However, overcoming reluctance to open-water swimming may be worth the effort, for changing your swimming venue can dramatically challenge your performance. For instance, swimming in a 50-meter rather than a 25-yard pool may improve the training effect by up to 30%*. Swimming in a lake, river, or ocean can highlight stroke flaws and navigation problems. This feedback can be very helpful as you seek to improve these skills.
But wait… before you jump into that lake, read and follow these simple tips to help keep your experience as safe as possible.
To combat the tendency to veer off-course, practice swimming with eyes closed. This will identify any stroke flaws – for instance, if you are unable to swim a straight line, you may be over reaching or rotating unevenly. During training swims check your sightline every 10 to 50 strokes, depending on the severity of the flaw, and make adjustments as necessary. Before any open-water swim, study your intended course from the shore. Identify all of the buoys that form the race course. Pick out obvious landmarks as targets if you are swimming outside of a race situation. To maintain a line of sight during the swim, take a breath in the middle by raising your head just enough to look ahead and spot your target. Do this three consecutive times so that you can home in on your target. Then, resume breathing to the side.
Choppy water can be distressing to an inexperienced open-water swimmer, especially when not comfortable breathing bilaterally. Most of us have a dominant side to which we are more comfortable breathing. In a pool this preference may not have a negative effect, but in open water the ability to breath to both sides is critical. It will allow you to avoid looking directly into the sun, and will also help avoid waves hitting you in the face just as you take in a breath. Practice breathing every third stroke while training during practice sets and sessions. Wearing fins may help with timing and momentum of your stroke during a breath. Prolonging rotation to the weak breathing side can increase competency and comfort to that side. Keep your head low in the water to take advantage of the bow wave, which is created by the head, and forms a pocket of air. A combination of bilateral and one-sided breathing may be preferred. The ability to breath bilaterally will allow you to adjust your breathing pattern to the situation at hand.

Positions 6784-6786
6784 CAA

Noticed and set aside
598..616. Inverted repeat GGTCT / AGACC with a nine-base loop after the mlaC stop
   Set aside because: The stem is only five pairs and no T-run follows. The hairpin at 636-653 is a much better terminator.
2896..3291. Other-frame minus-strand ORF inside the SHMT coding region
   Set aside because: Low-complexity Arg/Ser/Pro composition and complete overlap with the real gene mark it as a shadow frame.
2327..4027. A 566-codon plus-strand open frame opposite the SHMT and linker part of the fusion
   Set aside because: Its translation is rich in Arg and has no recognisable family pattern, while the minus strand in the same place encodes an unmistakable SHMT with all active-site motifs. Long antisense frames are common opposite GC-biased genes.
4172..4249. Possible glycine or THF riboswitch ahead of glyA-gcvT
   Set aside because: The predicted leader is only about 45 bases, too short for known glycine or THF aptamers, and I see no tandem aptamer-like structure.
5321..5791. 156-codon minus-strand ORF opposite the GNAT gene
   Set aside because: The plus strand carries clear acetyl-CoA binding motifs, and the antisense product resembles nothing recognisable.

Have a plan in mind if you become distressed or fatigued during a swim, especially in deep water. Know to roll over on your back and float until you have regrouped or are assisted. Practice utility strokes, such as the double arm back stroke and sidestroke. Backstroke and breaststroke are alternatives to freestyle and can be used when needed. These strokes will provide the opportunity to regain composure.
If open-water swimming sounds appealing, but you don't know where to go, seek out a city pool. Some still have 50-meter pools and offer open swim time. This is usually a pay-by-the-session or pool pass arrangement. Some masters programs have 50-meter pool time availability, too. Organized swimming groups exist and have a strong following in their morning swims. See local journals, blogs, and social media for events. Minnesota masters swimming does a great job promoting swimming opportunities. Once you have identified various venues, spread out practices in an indoor pool, outdoor pool, lake or ocean. This only serves to improve your overall swimming ability and experience.
As open-water swimming may be more physically demanding than your pool workouts, consult your physician if you have any concerns about the additional stress that open-water swimming may bring. If you have any doubts about your ability to swim in open-water, consult with a swimming professional for an evaluation and/or lesson.
For informational purposes only. You should consult an appropriate healthcare professional to discuss whether the information herein is right for you.